Google Contributor subscription service supports sites and hides ads. Can it work?

Google Contributor is a subscription service that allows users to surf the web without the annoyance of ads. Other services have tried similar models and experienced pushback from content creators who say they aren't paid enough for their work. Will Google Contributor work?

Mike Blake/Reuters/File
A Google logo is seen at a Best Buy electronics store in this file photo illustration taken in Encinitas, California, on April 11, 2013.

Online ads are so annoying. They pop up, flicker, and sometimes shout things at you. But ads are often the only revenue stream for websites people love. Google, who makes billions off of ads, is introducing a new service that could make them a thing of the past.

Google is launching Contributor, a subscription based service that removes ads from partnering sites. Users can pay between $1 and $3 a month to surf a partner's site without the annoyance of ads. Google adds, "The more you contribute, the more you support the websites you visit."

Current partner sites include: Mashable, Urban Dictionary, The Onion, wikiHow, ScienceDaily, and Imgur. When users go to these sites, instead of seeing an ad for something you probably don't want, the site will say "Thank you for contributing." The new service will only block ads supplied by Google. The company currently makes a large portion of its revenue from ads. During the last quarter alone, Google made $16.5 billion.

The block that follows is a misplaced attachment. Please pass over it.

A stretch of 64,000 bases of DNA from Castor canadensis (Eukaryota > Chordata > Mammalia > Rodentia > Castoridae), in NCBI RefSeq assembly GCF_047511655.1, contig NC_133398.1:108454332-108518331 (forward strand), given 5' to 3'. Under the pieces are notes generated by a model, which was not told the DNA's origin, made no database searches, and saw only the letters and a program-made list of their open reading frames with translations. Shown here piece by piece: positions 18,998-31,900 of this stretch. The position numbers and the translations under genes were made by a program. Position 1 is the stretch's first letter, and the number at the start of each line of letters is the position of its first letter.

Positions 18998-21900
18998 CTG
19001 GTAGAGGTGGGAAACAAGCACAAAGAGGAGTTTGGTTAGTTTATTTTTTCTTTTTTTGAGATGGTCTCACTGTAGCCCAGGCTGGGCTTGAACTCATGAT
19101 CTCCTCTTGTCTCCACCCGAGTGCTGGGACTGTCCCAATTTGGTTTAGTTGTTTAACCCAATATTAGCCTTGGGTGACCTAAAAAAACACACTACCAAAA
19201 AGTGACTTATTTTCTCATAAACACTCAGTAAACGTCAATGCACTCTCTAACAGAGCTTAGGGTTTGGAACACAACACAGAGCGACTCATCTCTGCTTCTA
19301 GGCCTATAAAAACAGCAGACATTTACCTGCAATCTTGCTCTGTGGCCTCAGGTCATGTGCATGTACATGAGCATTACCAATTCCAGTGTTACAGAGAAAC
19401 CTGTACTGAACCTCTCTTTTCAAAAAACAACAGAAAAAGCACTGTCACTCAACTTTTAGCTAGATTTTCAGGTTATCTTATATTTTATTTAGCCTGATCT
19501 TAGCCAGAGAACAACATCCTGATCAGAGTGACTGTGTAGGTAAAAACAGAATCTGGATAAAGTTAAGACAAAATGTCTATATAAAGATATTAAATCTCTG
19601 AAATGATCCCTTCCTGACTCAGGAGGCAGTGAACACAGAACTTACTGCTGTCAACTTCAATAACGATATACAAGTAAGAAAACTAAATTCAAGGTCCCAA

"[I]f you consider that Google is in the business of monetizing content, it makes sense to offer both subscription and ad-supported models," Colin Gillis, senior analyst at BGC Partners, told CNBC.

Contributor is still in the beta phase, and users need an invitation to join. Google is starting out with smaller websites to get a feel for how the service would work on a larger site. 

The idea behind Google Contributor isn't new. Google itself has released a similar subscription service for YouTube. But some services that offer subscription models in lieu of ads, like Spotify, have come under fire for the amount of money that goes to the content creators. Taylor Swift pulled her new album, 1989, from the site in early November because she felt Spotify wasn't compensating her enough for the work.

"The landscape of the music industry itself is changing so quickly, that everything new, like Spotify, all feels to me a bit like a grand experiment," Swift said told Yahoo. "And I'm not willing to contribute my life's work to an experiment that I don't feel fairly compensates the writers, producers, artists, and creators of this music. And I just don't agree with perpetuating the perception that music has no value and should be free." 

Unlike other ad-blocking services, like AdBlock, Contributor will give publishers part of the revenue, though Google hasn't released the amount it would pay. Google Contributor could be a good source of revenue for Google and provide a steady stream of revenue to support the site. But that could be difficult unless enough users sign up for the service.

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